Edition - August, 2012
By Barbara O’Neill. Published on Egyptological, In Brief, August 14th 2012 Introduction: An Overview of the Mortuary Temple In the Old and Middle Kingdoms, pyramid complexes incorporated a mortuary chapel where cult to sustain the deceased king could be maintained. By the Eighteenth Dynasty however, the royal-mortuary temple had evolved from an integrated part of the […]
Edition - March, 2012
With fellow member of Sussex Egyptology Society, Amena, we made it to Chris Naunton’s talk to the Sussex Archaeology Society at the University of Sussex in Brighton on 15th March 2012 . Once inside the venue, we found a superb lecture theatre with a welcoming and enthusiastic audience. Chris called his illustrated talk Massive, Complex, Beautiful, Hidden. His title described TT37, the Tomb of Harwa at South Asasif, Western Thebes where Chris has been involved over 4 seasons.
Although the religions of ancient Egypt and Coptic Christianity are fundamentally different, there are a number of parallels and similarities between the internal arrangements and layouts of the Pharaonic temples, and those of the later Coptic churches. Both Ancient Egyptian temples and Coptic churches were places of worship, each containing space designed to incorporate symbolic elements and to allow for the performance of specific activities. They were built according to certain formulaic conventions that dictated how that space should be employed by different levels of the clergy and the public.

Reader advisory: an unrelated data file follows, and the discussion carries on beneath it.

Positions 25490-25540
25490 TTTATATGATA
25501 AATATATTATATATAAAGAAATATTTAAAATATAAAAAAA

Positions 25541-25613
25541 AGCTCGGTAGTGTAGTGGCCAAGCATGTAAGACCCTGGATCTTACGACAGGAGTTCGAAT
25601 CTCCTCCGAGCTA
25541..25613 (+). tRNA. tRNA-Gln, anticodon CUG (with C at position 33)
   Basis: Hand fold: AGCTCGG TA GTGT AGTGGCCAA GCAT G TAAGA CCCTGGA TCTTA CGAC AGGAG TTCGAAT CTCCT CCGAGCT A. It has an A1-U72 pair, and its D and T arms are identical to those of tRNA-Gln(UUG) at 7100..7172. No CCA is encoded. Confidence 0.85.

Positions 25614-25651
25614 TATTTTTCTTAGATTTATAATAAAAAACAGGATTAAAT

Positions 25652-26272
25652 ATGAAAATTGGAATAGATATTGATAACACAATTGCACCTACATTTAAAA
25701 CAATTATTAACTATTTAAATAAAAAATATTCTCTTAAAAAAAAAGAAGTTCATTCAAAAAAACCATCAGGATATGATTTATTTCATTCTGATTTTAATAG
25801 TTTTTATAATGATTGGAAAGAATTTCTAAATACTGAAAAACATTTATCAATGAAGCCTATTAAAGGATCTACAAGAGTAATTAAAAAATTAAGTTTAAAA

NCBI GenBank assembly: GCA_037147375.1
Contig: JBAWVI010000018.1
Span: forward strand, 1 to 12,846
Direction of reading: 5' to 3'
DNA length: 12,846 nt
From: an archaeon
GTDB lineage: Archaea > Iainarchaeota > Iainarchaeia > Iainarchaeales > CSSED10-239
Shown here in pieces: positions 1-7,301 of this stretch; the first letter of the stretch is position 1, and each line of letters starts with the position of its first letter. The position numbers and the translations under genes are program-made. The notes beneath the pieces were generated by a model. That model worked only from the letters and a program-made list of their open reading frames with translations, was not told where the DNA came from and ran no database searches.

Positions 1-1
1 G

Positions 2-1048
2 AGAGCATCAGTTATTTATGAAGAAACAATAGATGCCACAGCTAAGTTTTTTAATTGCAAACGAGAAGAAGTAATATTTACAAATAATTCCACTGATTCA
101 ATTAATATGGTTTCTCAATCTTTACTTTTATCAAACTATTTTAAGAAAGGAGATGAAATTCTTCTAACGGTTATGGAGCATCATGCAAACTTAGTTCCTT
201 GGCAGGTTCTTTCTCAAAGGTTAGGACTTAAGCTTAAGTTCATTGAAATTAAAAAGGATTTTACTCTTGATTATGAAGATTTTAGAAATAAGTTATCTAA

A Context for Nehmes-Bastet (KV64): A Birds Eye View of the Early Third Intermediate Period – Part 2
In Part 1 the political background to and development of the Third Intermediate Period was described, emphasizing the way in which power became divided, both within the Delta and between the Delta and the south, where the Theban high priests became increasingly powerful. Part 2 looks at the blending of Libyan and Egyptian traditions, with new ideas expressed in funerary practices and in the role of religious institutions.
This travel guide covers the monuments salvaged during the building of the Aswan High Dam, which were relocated to new higher land to escape the rising waters of Lake Nasser. The most substantial and impressive of these is Abu Simbel, but other sites, like Wadi al-Sebua, the sites at New Kalabsha and the tomb of Pennut are also important and very beautiful.
Edition - July, 2011
The Osireion was first excavated by Sir William Flinders Petrie, Margaret Murray and Petrie’s wife in the early 1900s. They found the tunnel and excavated towards what they called the “hypogeum.” It was full of sand and Roman filling when they began to clear it. Even before the full excavation of the site Murray speculated, convincingly, that “this was the building for the special worship of Osiris and the celebration of the Mysteries”